Game of Thrones - My Perspective of the last Season #1
At the end a broken king, who lives in the past, decides the fate and therefore the future of Westeros, Jon is back in the snow, and the throne is only molten lead...
There was a lot of criticism about the last season of Game of Thrones, even too much for my taste. While the fans were presented with an ever growing world around Westeros and Essos over the years, they also got to know one dubious character after another, and the epic story shrank with time to a few people and events - until the final season and the last ones.
You can accept the last season as it is or hate it as many fans do now. They forget that they are the reason why this season was created so fast. Because of the fans, the makers couldn't wait until George R. R. Martin finished the story with his final books and they had a template - as before with the previous seasons.
Surely you can accuse the makers David Benioff and D.B. Weiss of mistakes and gaps in the last season, like the Dothraki were almost erased in the battle in Winterfell but they were so numerous in the end? Or the winter, for which we wait since the beginning of the series, which will come with the white walker and that it will be the ultimate fight ever, ends up in a long-winded and almost already boring one episode.
Well, these are the little things that disappointed the fans. They just don't see the true strength of the end of the series. The series has always told politics in the background. It was always about the wire pullers and the rulers. About the class differences and the greed for power. About despots and leaders. About decisions and their consequences. If you like, the series is actually exactly what could not be more topical today. Of course, all this is beautifully accompanied by the most diverse characters who play it all, but they are only the actors in this theater of politics.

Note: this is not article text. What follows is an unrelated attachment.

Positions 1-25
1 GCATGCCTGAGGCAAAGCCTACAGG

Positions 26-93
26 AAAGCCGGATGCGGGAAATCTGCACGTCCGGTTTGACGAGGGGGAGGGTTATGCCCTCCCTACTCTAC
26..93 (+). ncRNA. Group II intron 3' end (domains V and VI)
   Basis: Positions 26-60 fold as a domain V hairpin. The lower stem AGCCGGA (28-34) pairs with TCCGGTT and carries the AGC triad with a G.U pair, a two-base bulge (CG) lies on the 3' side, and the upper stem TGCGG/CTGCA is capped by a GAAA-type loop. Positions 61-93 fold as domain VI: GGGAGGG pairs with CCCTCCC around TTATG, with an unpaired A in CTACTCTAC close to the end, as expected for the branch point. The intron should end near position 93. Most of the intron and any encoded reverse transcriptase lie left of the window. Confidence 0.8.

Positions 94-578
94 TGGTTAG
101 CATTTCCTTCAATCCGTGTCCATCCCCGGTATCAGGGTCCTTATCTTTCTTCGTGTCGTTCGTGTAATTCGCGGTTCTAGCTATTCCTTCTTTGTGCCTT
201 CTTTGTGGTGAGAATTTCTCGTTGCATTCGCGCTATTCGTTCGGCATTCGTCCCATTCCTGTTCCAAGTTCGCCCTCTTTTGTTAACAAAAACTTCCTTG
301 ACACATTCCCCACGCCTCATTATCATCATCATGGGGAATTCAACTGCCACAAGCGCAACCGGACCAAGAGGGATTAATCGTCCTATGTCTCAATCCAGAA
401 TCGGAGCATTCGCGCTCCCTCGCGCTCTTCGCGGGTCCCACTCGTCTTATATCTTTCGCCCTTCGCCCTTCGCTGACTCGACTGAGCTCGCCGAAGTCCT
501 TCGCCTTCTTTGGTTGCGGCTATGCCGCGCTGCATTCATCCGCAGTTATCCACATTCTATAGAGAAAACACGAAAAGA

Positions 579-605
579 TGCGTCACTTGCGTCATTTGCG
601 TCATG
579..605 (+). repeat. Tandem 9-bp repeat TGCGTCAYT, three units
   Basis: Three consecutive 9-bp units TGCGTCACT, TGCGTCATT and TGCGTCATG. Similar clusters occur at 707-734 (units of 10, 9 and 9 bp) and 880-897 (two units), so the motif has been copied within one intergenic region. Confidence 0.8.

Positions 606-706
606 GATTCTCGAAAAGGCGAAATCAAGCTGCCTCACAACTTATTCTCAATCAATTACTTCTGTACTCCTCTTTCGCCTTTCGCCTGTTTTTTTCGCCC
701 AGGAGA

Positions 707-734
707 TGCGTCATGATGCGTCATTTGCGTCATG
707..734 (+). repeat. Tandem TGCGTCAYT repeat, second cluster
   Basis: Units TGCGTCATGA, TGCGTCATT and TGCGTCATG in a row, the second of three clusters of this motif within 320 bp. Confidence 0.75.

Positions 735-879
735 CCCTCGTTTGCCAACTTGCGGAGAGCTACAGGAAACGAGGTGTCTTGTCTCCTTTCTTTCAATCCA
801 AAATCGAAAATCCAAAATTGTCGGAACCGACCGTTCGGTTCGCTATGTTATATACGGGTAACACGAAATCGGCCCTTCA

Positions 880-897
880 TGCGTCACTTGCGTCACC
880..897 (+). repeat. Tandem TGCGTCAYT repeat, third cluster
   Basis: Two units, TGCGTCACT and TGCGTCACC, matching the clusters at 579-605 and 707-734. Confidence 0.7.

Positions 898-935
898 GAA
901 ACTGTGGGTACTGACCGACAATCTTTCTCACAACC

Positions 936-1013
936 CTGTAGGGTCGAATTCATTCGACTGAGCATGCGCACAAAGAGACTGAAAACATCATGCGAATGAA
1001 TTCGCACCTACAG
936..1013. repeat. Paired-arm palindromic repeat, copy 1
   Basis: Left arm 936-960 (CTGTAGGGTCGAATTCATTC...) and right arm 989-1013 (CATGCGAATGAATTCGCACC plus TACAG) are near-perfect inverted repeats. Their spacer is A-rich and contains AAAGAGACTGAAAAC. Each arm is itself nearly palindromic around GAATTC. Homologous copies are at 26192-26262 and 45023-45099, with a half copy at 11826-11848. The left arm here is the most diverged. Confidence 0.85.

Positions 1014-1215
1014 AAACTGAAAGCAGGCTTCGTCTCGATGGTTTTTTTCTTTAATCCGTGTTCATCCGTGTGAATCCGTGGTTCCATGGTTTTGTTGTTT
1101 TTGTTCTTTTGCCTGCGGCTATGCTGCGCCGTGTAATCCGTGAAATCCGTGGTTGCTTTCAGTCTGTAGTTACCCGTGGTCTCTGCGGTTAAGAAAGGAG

Many are disappointed that the mother of the Dragons has been transformed from the good princess and queen to the evil despot, who has become dictatorially insane, in 2-3 episodes. If we are honest, it was clear from the beginning that this will happen. From the first season on, Daenerys burned everything and everyone who stood in her way or did not share her totalitarian view of a perfect world. That the Targaryens have always been an insane tribe has also always been addressed in Game of Thrones and that she sees herself as a chosen one in a campaign marked by fire and blood. Surely she was the Breaker of Chains who wanted to free the slaves and create a free world. She wanted to build a holy and good world, but you cannot build a holy and good world on fire and blood, with the ground of sorrow.
It's similar with Jaime Lannester, who has a bit of conscience. He rides to Winterfell, knights Brienne but in the end he shows again how his family is more important to him. Blood is thicker than water. That he appears in Winterfell is because of his brother Tyrion, his pregnant sister and Queen Cercei, to protect her and not because of the others. He want to fight the evil to protect his family.
His only fidelity was always to the woman who lost her vision at the moment when she had won the power as queen and from then on ruled apostate, selfish and despotic. The fact that both were not killed by someone but buried under rubble, arm in arm, may be disappointing, but it is exactly what many didn't expect - which in my opinion makes the whole thing special again.
And exactly the same we see with Jon. As half Stark and half Targaryen we see him in the center of all events and even find out that he is the rightful heir to the throne, but he is only a chess piece, a wire-puller, someone who is important for the action but not someone who will get a happy ending, with the mother of the dragons, as everyone would have expected.
Instead, he kills his beloved and is allowed to return to the north where he can continue his bromance with Tormund. That's not quite Hollywood-like but fair. Someone who is marked as a bastard can't become king, no matter how much heroism he shows. The (hi)story doesn't want it.
That's the way it is.
And what about the people who always played everything in second row? They get their chances! They were also little figures, who got more and more something to say, who stepped out of the shadows into the focus - be it the bookworm and Nerd Sam, or Sir Davos the ex-pirate with reading and spelling problems or Brienne who as a woman is too little man but as a man too much woman. In the end they have the say. After the others became too greedy, and this greed brought them the end....